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Stroke is the fifth-leading cause of death in the U.S., according to the Centers for Disease Control and Prevention. It's also a leading cause of disability. But, when treated soon after symptoms start, the effects of stroke often can be lessened or reversed.
A stroke occurs when the blood supply to part of your brain is interrupted or reduced, depriving brain tissue of oxygen and nutrients. Within minutes, brain cells begin to die. Prompt treatment is crucial because early action can minimize brain damage and potential complications.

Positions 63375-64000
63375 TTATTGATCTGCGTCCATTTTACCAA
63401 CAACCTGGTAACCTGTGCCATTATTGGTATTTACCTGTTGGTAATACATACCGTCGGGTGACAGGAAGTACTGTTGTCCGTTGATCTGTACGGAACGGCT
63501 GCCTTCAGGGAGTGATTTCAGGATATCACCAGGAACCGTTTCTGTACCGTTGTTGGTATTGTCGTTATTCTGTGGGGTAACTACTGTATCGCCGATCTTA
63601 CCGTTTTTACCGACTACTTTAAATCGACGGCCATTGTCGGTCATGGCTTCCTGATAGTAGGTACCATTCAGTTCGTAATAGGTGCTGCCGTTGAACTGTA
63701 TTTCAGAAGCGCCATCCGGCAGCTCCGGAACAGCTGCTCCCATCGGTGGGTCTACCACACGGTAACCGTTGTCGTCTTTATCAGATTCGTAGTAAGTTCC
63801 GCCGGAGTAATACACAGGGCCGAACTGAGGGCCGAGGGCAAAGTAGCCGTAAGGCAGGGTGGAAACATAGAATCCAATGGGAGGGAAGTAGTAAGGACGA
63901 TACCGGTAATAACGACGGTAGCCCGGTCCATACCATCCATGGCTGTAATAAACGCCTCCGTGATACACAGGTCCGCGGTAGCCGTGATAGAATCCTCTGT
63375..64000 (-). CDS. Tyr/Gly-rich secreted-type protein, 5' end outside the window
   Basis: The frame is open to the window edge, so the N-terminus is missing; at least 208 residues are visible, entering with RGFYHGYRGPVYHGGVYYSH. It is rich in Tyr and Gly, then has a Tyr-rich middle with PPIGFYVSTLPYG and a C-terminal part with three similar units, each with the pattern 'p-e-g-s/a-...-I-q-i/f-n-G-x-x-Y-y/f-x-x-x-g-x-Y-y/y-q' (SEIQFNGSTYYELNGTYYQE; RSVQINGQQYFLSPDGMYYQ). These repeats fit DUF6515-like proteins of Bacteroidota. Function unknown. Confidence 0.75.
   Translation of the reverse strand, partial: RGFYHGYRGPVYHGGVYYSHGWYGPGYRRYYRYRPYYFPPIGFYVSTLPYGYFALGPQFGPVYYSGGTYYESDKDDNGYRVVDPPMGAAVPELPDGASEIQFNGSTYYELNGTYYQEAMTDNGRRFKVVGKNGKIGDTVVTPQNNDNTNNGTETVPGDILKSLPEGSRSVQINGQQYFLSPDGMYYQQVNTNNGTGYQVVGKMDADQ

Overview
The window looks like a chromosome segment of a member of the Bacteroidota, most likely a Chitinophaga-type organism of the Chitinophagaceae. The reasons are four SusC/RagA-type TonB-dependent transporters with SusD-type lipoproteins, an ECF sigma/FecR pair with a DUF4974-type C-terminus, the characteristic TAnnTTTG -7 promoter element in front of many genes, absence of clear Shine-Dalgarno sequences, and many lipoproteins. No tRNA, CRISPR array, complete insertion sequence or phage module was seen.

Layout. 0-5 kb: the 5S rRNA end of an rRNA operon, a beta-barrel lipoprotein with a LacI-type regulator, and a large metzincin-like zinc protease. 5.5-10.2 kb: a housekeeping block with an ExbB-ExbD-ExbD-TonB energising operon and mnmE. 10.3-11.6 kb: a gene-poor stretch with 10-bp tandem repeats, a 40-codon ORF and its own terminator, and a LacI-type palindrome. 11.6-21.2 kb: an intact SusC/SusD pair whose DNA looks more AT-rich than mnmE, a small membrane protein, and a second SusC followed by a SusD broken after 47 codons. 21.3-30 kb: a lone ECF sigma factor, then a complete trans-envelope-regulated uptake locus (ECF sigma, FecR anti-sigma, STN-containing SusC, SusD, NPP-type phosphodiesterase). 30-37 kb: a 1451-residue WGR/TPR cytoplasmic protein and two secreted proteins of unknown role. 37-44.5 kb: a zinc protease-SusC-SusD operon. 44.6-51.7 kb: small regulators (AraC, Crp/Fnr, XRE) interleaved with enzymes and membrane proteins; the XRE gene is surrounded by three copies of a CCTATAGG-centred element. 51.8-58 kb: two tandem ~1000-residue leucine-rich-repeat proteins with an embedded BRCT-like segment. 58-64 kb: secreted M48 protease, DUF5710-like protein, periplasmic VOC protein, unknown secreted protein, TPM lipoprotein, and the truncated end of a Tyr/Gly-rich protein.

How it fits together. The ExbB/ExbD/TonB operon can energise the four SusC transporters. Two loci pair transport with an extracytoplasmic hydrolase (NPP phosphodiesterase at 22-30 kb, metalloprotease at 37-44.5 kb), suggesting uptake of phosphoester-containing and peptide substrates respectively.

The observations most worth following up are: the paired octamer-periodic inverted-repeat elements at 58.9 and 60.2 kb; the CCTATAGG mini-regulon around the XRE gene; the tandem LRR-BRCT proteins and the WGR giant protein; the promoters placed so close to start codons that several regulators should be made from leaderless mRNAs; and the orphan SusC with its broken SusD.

Watch for these signs and symptoms if you think you or someone else may be having a stroke. Pay attention to when the signs and symptoms begin. The length of time they have been present can affect your treatment options:
Seek immediate medical attention if you notice any signs or symptoms of a stroke, even if they seem to fluctuate or disappear. Think "FAST" and do the following:
Call 911 or your local emergency number right away. Don't wait to see if symptoms stop. Every minute counts. The longer a stroke goes untreated, the greater the potential for brain damage and disability.
Learn more about strokes and find more health and medical information on mayoclinic.org. This article is written by Mayo Clinic staff.
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